Japan has reached an agreement with Chile that “two governments will work toward putting the FTA into effect”l. The free trade agreement ensures that Chile and Japan are committed to building both social and political relations with each other and are willing to trade openly. By trading, both Japan and Chile can exceed their production possibility frontier because they can produce, beyond what is present within their respective boundaries. Although there are several consequences associated with the Free Trade Agreement, ultimately, the free trade agreement aids Japan and Chile in economic development.
The free trade agreement allows goods and services to be moved freely while each respective country retains its sovereignty (Figure 2). With the free trade agreement proclaiming that “Chile’s copper and other metal ores” and “Japanese’s industrial products” are tariff-free, both countries are attempting to resort to the theory of comparative advantage. As Chile is a developing country, rich with raw materials with many primary industries, while Japan is a developed country with many secondary industries, each country can depend on one another and assign themselves specific tasks which match a country’s capabilities.
In this scenario, Chile takes the role of supplying raw resources to Japan while Japan takes the role of converting the resources of Chile into refined products. This process, called specialization by task, will increase the efficiency as each country is focused on completing a specific task and in the long run, become increasingly more efficient. As efficiency increases, the output will increase as well because more products are produced effectively.
As these products are produced effectively, the result would ultimately be products being made that can now be sold cheaper than the global prices because of the high output with high efficiency. This would allow Japan to be more competitive on the global market as they can sell their goods cheaper than other countries while returning the same as the out of profit as other countries would receive.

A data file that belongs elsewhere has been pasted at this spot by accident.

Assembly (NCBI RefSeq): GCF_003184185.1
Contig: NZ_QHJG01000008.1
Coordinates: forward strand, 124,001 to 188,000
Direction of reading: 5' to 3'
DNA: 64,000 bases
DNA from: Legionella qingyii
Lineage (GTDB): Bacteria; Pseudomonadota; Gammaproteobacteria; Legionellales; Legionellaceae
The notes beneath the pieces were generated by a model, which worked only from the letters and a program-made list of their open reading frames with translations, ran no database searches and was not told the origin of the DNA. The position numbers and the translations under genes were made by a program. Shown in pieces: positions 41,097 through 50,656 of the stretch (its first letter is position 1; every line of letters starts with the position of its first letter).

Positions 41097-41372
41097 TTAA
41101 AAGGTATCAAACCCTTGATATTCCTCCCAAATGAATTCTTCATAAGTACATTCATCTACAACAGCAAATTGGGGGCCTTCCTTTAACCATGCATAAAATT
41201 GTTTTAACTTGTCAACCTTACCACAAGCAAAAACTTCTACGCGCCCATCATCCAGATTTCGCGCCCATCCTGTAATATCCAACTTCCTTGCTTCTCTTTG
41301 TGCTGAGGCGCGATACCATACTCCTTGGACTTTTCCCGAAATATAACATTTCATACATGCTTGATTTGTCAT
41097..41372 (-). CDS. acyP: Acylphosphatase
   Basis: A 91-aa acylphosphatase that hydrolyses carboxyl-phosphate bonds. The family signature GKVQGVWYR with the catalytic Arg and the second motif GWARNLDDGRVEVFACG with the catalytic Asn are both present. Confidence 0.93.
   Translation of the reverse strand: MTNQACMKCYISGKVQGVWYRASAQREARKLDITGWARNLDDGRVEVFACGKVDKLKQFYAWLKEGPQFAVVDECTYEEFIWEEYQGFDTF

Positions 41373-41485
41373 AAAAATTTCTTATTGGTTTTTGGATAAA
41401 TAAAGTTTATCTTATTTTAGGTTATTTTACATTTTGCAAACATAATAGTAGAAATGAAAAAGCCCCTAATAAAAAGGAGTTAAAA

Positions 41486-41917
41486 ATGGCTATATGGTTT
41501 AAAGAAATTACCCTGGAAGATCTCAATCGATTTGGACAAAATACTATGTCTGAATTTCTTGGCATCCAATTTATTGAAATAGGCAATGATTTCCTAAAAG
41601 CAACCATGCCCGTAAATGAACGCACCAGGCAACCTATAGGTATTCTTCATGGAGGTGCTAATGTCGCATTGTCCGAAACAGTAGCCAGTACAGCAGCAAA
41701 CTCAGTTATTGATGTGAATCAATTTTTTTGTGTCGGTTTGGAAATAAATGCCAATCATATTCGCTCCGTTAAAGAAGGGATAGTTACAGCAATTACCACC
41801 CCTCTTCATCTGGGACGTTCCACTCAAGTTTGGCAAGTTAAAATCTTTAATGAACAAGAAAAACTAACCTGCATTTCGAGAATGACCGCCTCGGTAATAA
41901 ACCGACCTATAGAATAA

However, by agreeing to free trade, there are several consequences for domestic suppliers because there is a lack of protection from foreign competition and protectionism. For example, “among agricultural and fisheries products, the average 17.6 percent Japanese tariff on bottled Chilean wine will be eliminated over 12 years”4. Japanese domestic producers will not be able to compete effectively with their foreign counterparts because Chilean products will be as cheap as or cheaper than Japanese products. This would cause levels of unemployment to rise unless government intervention is implemented through taxes, subsidies, quotas, embargos, or tariffs. This would cause foreign products to be sold at a much higher price than domestic goods and encourage consumers to buy domestic goods more than foreign goods. Furthermore, by free trade, countries become completely dependent on each other and discourage a diversified economy. For example, with the “Japanese tariff on Chilean salmon and trout abolished over 10 years”5, the domestic fishing industry in Japan would decline inevitably, and potentially, the Japanese fishing industry may not exist in the future.
Also, the free trade would continue the trend of encouraging Japan to continue to import Chile’s products. It is reported that “Japan’s exports to Chile grew 21.6 percent from the previous year to 126.4 billion yen while Japan’s imports from Chile jumped 49.2 percent to 843.6 billion yen.”6 As the number of export products exceeds the imports, there is a current account surplus.
There is potentially an appreciation for Chile’s currency because Japanese importers are willing to buy their goods and there is more added demand for Chile’s currency. On the other hand, Japan’s imports from Chile exceed export. Thus, they suffer a current account deficit which can lead to potential depreciation, where Japan’s currency value drops, with potentially a decrease in the gross domestic product, the total of goods and services produced by a nation. However, the statistics focus on the exports and imports between Chile and Japan and do not portray the full picture of Japan’s economy as their gains are made from selling their imported goods to outside countries.
Overall, the free trade agreement with Japan and Chile promotes specialization and aids both countries in economic growth albeit the consequences of the rislevelsevel of unemployment in specific industries.